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Why So Many Cancer Drugs Are Made From Periwinkle

Many modern drugs are derived from purified and concentrated plant compounds (although compared to 20 years ago, few drug companies expend time and money looking at medicinal plant chemistry these days). Rosy periwinkle (Catharanthus roseus), for example, a perennial plant native to Madagascar, is the basis for a number of commonly used cancer drugs that have been in use since the 1960s.1

Of the 70 different alkaloids found in periwinkle, the two primary compounds used in anticancer drugs are the powerful vinca alkaloids2 vinblastine and vincristine.3Alkaloids are nitrogen-containing compounds shown to be very important for human health. Within the family of alkaloids, there are those with antiparasitic, antidiabetic, anticancer, antihypertensive and/or antiasthma properties, just to name a few. Others benefit your mood.

Even the humble daffodil contains a valuable alkaloid with anticancer properties called haemanthamine. This alkaloid inhibits the protein production cancer cells depend on to grow and flourish. Berberine is yet another powerful alkaloid found in plants such as goldenseal, goldthread, Oregon grape root and barberry. These plants have traditionally been used in the treatment of Type 2 diabetes, gastrointestinal infections, liver problems and a number of other health conditions.

Berberine is particularly beneficial for mitochondrial function and is a powerful activator of AMPK, a metabolic master switch. Interestingly, glyphosate — the most widely used herbicide in the world — robs the plant of the ability to make these important medicinal compounds.

Vinca Alkaloids Are Powerful Cancer Fighters

Aside from vinblastine and vincristine, two others known for their cancer-fighting powers are vinorelbine and vindesine.4 All but vindesine have been approved for use in the U.S., and vincristine and vinblastine are included in the World Health Organization's list of essential medicines.5

A synthetic vinca alkaloid called vinflunine, developed in 2008, has since been approved in Europe for the treatment of certain types of bladder cancer. It's also being investigated for the use against other malignancies. Other medicinal applications include the treatment of diabetes and hypertension (high blood pressure). Their cytotoxic effects have gained the greatest attention, however. As explained in a 2013 paper in the International Journal of Preventive Medicine:6

"The main mechanisms of vinca alkaloid cytotoxicity is due to their interactions with tubulin and disruption of microtubule function … directly causing metaphase arrest … [T]he vinca alkaloids and other antimicrotubule agents also have an effect on both nonmalignant and malignant cells in the non-mitotic cell cycle, because microtubules are involved in many non-mitotic functions …

The vinca alkaloids and other microtubule disrupting agents have power to inhibit malignant angiogenesis in vitro. For example, [vinblastine] with concentrations range from 0.1 to 1.0 pmol/L blocked endothelial proliferation, chemotaxis and spreading on fibronectin, all essential steps in angiogenesis, but other normal fibroblasts and lymphoid tumors were unaffected at these minute concentrations.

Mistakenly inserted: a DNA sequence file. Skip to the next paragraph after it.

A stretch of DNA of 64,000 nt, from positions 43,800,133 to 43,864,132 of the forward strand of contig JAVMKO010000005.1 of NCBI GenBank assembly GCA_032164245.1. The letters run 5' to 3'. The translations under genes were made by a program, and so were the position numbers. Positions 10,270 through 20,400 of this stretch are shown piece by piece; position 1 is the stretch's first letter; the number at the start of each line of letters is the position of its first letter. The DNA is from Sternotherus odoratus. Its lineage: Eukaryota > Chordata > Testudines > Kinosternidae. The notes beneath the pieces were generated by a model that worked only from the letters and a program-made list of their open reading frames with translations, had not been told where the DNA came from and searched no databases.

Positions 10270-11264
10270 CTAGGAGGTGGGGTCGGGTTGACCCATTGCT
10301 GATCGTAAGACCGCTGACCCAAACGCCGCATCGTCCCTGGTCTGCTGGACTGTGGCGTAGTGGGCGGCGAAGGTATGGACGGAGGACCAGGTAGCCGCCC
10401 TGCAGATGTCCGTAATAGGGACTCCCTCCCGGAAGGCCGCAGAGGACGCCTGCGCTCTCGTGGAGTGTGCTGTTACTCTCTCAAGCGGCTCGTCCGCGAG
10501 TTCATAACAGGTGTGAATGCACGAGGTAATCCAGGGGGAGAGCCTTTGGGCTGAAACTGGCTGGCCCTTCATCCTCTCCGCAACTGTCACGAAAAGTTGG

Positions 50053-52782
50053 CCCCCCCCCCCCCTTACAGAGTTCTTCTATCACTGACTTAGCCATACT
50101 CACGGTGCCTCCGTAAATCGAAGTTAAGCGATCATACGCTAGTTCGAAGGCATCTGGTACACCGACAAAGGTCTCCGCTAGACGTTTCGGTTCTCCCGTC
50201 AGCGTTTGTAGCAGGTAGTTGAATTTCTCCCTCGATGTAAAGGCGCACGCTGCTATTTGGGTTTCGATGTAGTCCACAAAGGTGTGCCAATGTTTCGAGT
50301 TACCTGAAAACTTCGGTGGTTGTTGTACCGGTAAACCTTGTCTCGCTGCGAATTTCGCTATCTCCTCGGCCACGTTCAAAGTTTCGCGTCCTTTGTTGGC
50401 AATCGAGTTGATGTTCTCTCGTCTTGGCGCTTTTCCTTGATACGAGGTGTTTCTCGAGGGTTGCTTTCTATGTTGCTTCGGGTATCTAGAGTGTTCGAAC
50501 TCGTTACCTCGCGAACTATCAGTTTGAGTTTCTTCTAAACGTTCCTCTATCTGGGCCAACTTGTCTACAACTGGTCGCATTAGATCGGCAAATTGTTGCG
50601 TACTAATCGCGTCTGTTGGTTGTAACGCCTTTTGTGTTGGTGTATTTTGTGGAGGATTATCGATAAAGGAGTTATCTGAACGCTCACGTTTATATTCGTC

In combination with antibodies against vascular endothelial growth factor, low doses of [vinblastine] increased antitumor response considerably, even in tumors resistant to direct cytotoxic effects of the drug. Vinca alkaloids inhibit cell proliferation by binding to microtubules, which can cause a mitotic block and apoptosis …

Side effects of [vinblastine] consist of toxicity to white blood cells, nausea, vomiting, constipation, dyspnea, chest or tumor pain, wheezing and fever. It is also rarely associated with antidiuretic hormone secretion."

Historical Overview

Vinca alkaloids are the second most-used class of cancer drugs today. They've also been used the longest. Vinca alkaloids were originally discovered by two Canadian scientists, Robert Noble and Charles Beer, in the 1950s.7

During that time, Gordon Svoboda, a medical researcher at Eli Lilly, also added periwinkle to his list of research subjects, having heard reports of its use for diabetes during World War II. In 1958, Gordon discovered extract from the plant also performed remarkably well in anticancer tests.

That same year, Noble and Beer presented their own anticancer findings at a research symposium at the New York Academy of Sciences. Notably, the two teams (Eli Lilly and Noble/Beer) concluded that since periwinkle extract lowered white blood cell counts, it might be useful against leukemia — a disease characterized by white blood cell proliferation.

Beer was responsible for isolating vinblastine, which he named. Eventually, Eli Lilly and Noble/Beer established a joint research collaboration, which led to the development of two chemotherapy drugs. Vincristine gained approval as a chemotherapeutic agent by the U.S. Food and Drug Administration (FDA) in 1961. Vinblastine gained FDA approval in 1963. Many other countries around the world approved the two drugs shortly thereafter.

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